Bio-inspired computing, or biologically inspired computing, is a way of developing computer systems by taking ideas from the biological world. The reverse is also true, in that computer science is used to model and explore biological systems, and these two approaches of bio-inspired computing can also interact. Organic computing systems inspired by nature can be self-organizing networks which are able to adapt. Bio-inspired computing also takes a new approach to artificial intelligence, constructing simple systems which are able to evolve into more complex ones. Populations of independent agents can form an intelligence together, working in ways which resemble the behavior of bees or ants, and the computer algorithms which simulate this are known as swarm intelligence.
The field of bio-inspired computing brings together researchers from many disciplines, including biology, computer science, physics, mathematics and genetics. Biological systems have many advantages over computer systems, as they use far less energy, can survive faults and are even able to heal. Many of the ideas taken from natural processes have been applied to machine learning, leading to new developments in artificial intelligence. Autonomous robots, able to respond and adapt to their environments, could have numerous advantages working in areas such as war zones and hazardous clean-up operations. Populations of many tiny robots could be used to carry out tasks such as crop pollination.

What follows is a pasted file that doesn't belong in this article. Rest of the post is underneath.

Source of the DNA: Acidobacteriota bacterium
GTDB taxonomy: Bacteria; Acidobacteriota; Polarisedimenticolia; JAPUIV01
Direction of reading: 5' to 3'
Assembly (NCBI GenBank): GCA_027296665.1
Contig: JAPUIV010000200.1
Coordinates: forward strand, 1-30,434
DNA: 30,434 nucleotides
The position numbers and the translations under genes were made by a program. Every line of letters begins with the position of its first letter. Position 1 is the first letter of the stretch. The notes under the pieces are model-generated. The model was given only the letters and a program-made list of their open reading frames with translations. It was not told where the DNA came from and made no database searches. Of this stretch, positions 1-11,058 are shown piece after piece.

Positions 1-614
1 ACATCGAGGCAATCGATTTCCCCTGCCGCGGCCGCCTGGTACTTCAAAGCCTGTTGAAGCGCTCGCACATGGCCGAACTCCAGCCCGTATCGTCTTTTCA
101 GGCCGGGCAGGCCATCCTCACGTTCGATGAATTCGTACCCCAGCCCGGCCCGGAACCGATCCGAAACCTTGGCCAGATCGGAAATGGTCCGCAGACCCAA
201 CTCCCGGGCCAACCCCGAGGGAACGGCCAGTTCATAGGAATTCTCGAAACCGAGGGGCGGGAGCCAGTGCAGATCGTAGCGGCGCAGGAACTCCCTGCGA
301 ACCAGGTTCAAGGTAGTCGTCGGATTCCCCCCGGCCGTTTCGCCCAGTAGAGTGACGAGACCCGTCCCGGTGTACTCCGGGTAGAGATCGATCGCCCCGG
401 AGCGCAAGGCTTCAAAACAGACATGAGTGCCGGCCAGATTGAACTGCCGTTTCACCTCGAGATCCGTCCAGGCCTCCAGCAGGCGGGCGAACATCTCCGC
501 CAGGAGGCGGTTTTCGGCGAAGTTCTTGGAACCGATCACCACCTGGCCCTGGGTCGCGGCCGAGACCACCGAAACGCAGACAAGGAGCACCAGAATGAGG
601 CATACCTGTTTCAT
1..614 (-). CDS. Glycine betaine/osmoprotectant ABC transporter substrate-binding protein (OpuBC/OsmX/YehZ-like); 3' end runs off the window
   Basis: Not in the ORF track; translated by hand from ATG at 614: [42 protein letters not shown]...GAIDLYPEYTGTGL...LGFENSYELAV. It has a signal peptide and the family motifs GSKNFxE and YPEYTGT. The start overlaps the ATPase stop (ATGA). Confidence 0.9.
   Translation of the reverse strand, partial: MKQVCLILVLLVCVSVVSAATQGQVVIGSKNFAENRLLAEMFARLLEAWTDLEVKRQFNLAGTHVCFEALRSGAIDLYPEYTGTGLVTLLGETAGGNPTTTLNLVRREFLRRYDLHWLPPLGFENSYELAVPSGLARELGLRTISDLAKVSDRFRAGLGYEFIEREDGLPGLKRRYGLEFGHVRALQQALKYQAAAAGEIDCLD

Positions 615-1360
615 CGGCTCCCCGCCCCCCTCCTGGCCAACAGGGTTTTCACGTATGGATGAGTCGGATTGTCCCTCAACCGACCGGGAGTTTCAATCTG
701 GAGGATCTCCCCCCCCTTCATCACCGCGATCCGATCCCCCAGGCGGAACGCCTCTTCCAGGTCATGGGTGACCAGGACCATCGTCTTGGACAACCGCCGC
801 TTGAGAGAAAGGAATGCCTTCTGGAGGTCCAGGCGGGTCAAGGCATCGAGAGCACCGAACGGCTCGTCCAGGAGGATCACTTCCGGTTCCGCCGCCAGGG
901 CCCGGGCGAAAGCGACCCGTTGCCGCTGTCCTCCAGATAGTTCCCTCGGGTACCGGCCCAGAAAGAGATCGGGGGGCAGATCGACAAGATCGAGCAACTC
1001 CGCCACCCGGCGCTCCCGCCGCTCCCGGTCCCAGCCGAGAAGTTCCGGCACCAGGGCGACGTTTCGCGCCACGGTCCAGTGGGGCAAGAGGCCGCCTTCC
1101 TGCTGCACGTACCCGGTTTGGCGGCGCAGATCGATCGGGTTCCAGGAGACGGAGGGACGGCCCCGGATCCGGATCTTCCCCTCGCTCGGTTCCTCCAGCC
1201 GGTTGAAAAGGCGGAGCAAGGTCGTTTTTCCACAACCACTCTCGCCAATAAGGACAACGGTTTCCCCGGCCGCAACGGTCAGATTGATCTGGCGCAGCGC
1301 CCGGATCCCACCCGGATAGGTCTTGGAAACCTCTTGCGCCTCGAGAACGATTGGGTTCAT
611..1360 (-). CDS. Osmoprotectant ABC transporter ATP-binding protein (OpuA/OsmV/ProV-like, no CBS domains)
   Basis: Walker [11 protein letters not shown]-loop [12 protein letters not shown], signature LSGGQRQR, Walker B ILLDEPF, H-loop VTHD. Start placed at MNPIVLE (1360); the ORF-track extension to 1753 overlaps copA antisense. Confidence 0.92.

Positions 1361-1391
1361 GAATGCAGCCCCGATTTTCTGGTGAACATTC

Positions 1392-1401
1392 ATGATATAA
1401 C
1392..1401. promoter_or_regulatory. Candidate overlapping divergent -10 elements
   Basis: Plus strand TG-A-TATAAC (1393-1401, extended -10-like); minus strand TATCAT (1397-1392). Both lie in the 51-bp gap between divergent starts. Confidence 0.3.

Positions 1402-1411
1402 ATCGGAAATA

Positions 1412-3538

Bio-inspired computing has been applied to the field of cognitive modeling, with the development of artificial neural network systems based on nerve function in the brain. Computer chips have been developed which are capable of learning, evolving and working as a group. Linked by self-organizing wireless connections, they can create a system which is ideally suited to modeling complex problems that arise from many simple factors combined. As the chips can reconfigure themselves and learn, this removes the need to load software programs and operations can proceed more quickly. Such systems could help understand the spread of ideas through a population, or create a model of brain function that resembles real biological processes.
Natural computation is being researched involving the use of DNA. Bioinformatics research suggests that DNA strands might be used to store data, to code secret messages or even to compute. DNA molecules could also assemble themselves into useful structures.
Biological parts could potentially be engineered and used to replace hardware inside computers, functioning as switches, processors, timers and other devices. Some biological molecules are already being used in electronics. It might even be possible to program cells inside the body to perform tasks such as drug secretion.